One thing about the Sabre 58 Salon Express—just a glance and you know you’re in the presence of New England design sensibility. Maybe it’s the long, portlight-arrayed trunk cabin or the ever-so-subtly upswept sheerline. Or maybe it’s the fine, lofty, deeply flared bow sections, the cutaway forefoot or the angular, swept-back pilothouse. Whatever feature you zero in on, it certainly doesn’t take long to see that the 58 is a proud Down Easter with a raised-pinky pedigree that, fortuitously enough, sits quite comfortably alongside the thousands of rough-and-tumble lobster boats that work the rocky coast of Maine.
As with her sistership, the Sabre 48 Salon Express, the 58’s interior proffers wood just about everywhere. Most of the lot (ceiling planks, paneling, cabinetry, doors, trim etc.) is brightly varnished cherry, although the decks are laid with teak and holly (also varnished) and the cabinet drawers are of precisely crafted, dovetailed maple. The layout itself features three staterooms (with three heads) on the lower deck (a full-beam master aft, a VIP forward and a twin guest to starboard in between) and a galley, salon and helm station topside.
The ambiance of the entirety is both traditional and quite yachty. Moreover, there’s a high level of fit and finish, in no small part due to the boatbuilding tradition that’s distinguished the Pine Tree State for virtually all of its long, storied history. The incorporation of raised-panel-type doors with translucent shoji screens enliven the staterooms belowdecks, and sightlines from the upper deck are nearly unlimited. Indeed, thanks to the stainless-steel-framed doors and curved corner windows at the rear, as well as the three expansive windshield panels forward and the two banks of expansive side windows (with a door opening onto the starboard side deck at the helm), the main deck’s bright, vibrant vibe is almost fully circumscribed by glass.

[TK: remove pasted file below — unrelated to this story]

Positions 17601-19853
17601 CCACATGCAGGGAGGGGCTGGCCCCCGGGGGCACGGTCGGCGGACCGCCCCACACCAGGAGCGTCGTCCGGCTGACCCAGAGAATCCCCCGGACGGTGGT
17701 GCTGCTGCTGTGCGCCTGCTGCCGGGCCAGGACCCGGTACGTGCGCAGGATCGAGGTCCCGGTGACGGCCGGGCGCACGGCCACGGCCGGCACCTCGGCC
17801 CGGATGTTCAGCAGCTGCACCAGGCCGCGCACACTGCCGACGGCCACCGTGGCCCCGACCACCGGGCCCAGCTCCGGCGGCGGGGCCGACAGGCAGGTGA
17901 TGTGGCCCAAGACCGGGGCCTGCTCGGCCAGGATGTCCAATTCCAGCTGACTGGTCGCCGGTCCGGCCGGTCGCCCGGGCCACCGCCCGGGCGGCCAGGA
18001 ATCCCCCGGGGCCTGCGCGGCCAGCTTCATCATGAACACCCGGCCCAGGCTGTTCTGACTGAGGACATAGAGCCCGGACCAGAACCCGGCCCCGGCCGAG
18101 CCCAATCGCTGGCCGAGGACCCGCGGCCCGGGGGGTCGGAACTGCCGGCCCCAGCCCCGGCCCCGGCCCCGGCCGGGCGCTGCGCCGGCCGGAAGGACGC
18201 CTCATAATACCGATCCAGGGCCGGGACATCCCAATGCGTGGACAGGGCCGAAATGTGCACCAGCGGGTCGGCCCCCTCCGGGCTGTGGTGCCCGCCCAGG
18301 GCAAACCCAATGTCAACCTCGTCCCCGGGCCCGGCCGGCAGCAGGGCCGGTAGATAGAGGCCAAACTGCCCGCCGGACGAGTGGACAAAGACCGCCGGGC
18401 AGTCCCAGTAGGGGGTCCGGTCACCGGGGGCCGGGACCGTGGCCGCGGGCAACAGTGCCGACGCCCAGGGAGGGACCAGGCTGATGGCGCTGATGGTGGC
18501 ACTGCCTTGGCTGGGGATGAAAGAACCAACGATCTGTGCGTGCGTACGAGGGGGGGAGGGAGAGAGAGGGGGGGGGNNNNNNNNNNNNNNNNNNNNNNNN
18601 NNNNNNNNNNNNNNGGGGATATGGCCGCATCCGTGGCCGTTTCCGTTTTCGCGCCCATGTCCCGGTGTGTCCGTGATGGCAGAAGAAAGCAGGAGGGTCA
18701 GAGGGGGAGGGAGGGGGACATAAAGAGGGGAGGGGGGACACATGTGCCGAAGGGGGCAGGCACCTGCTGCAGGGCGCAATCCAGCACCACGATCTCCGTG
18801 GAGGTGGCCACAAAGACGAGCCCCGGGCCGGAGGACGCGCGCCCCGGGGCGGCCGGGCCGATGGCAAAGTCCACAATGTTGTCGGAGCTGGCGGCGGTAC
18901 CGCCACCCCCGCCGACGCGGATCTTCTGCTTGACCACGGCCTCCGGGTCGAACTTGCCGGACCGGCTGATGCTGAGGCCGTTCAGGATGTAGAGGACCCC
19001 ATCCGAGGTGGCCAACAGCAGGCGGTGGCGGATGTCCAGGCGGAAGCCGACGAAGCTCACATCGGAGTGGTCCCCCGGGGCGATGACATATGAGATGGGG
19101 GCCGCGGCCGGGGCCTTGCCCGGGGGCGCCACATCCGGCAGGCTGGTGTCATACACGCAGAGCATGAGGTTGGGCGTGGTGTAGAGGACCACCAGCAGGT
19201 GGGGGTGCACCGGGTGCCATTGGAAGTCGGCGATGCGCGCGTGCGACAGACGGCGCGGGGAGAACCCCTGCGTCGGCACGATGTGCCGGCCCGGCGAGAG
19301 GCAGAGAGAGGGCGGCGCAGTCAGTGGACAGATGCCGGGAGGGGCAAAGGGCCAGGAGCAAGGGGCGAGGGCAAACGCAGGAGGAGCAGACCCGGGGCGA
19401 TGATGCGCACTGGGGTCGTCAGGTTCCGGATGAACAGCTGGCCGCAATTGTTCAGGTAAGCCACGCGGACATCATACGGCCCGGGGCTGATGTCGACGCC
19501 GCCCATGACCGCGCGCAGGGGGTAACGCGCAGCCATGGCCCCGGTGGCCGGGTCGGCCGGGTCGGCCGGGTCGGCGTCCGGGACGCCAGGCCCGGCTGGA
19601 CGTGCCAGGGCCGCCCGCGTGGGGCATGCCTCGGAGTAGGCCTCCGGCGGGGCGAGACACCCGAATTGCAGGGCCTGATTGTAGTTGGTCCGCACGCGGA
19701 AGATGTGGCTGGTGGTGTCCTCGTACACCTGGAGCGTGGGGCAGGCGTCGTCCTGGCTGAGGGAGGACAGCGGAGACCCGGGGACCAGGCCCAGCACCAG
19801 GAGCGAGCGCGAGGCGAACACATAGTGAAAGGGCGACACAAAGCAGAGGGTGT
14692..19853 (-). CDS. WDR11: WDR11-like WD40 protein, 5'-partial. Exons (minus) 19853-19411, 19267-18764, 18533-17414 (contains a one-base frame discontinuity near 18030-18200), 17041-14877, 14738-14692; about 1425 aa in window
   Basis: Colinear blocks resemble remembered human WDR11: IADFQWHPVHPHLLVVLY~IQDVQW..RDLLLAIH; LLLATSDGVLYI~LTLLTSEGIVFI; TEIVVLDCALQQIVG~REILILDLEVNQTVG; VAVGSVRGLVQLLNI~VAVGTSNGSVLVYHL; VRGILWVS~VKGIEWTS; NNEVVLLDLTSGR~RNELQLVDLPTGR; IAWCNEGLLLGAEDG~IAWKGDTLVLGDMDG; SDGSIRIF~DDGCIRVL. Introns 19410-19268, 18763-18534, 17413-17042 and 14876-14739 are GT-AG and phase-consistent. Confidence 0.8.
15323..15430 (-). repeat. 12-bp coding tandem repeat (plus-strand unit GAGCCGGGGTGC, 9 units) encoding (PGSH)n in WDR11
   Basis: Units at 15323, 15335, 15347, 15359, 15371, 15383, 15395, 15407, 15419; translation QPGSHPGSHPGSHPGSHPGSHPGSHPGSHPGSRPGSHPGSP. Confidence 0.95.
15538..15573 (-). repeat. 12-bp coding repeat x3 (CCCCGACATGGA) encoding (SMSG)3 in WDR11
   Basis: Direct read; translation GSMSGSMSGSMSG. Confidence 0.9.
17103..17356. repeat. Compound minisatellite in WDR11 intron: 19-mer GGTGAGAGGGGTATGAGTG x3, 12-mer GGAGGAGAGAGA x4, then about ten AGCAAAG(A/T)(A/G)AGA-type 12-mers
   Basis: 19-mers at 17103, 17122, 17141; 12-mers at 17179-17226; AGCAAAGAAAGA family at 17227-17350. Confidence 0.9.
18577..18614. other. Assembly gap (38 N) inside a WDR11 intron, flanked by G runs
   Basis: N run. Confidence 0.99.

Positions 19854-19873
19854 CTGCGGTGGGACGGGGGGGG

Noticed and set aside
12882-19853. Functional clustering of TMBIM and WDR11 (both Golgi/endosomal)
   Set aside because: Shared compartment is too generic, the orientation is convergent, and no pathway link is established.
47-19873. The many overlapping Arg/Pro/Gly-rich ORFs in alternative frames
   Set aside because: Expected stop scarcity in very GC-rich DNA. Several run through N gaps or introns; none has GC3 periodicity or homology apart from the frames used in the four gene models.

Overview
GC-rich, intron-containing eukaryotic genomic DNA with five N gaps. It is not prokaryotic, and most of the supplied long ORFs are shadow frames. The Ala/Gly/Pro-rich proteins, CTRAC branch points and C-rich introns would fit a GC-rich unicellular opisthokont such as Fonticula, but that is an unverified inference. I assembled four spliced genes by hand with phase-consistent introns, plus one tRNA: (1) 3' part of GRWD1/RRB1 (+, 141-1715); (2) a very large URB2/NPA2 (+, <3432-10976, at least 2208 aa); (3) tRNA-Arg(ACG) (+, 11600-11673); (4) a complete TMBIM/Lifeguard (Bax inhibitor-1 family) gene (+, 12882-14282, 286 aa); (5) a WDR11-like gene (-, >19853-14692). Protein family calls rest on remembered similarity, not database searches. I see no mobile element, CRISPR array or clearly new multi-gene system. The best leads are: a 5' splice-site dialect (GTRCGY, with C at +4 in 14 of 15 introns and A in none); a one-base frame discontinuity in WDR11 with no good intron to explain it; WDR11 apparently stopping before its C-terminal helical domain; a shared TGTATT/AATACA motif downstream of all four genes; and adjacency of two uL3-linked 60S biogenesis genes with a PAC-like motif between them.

There are a couple of ways the new 58 differs from her 48-foot sistership. First, the trunk cabin has been shortened somewhat, at least by comparison with the previous configuration. And second, the superstructure has been moved further forward.
These changes are subtle, but they afford a layout rearrangement that’s significant. While the older 48 had a galley-down layout that put the cook well belowdecks in a somewhat darkened, semi-isolated spot, the aforementioned modifications to the 58’s profile have permitted Sabre’s designers to add space to the boat’s main deck. And this, in turn, has allowed them to incorporate a bright, socially connected U-shaped galley aft, with easy, open-air access to the cockpit for the cook, once the big stainless-steel-framed glass doors at the rear of the salon are swung back.
Another of the 58’s virtues that Sabre’s Vice President of Sales and Marketing, Bentley Collins touts resolves a performance issue that has been occasionally associated with the 48 Salon Express—a tendency to run slightly bow high with an exceptionally heavy dingy stowed on her swim platform.
“We’ve deepened the buttocks angles at the stern of the 58,” Collins explains, “so the driver doesn’t have to trim the boat down so much to get the appropriate sightlines forward. Otherwise, she should run about the same.” —Capt. Bill Pike
Displ. (half load) 65,700 lbs
Fuel 800 gal.
Water 230 gal.
Power 2/725-hp Volvo Penta IPS950s
Cruise Speed 27 knots
Top Speed 31 knots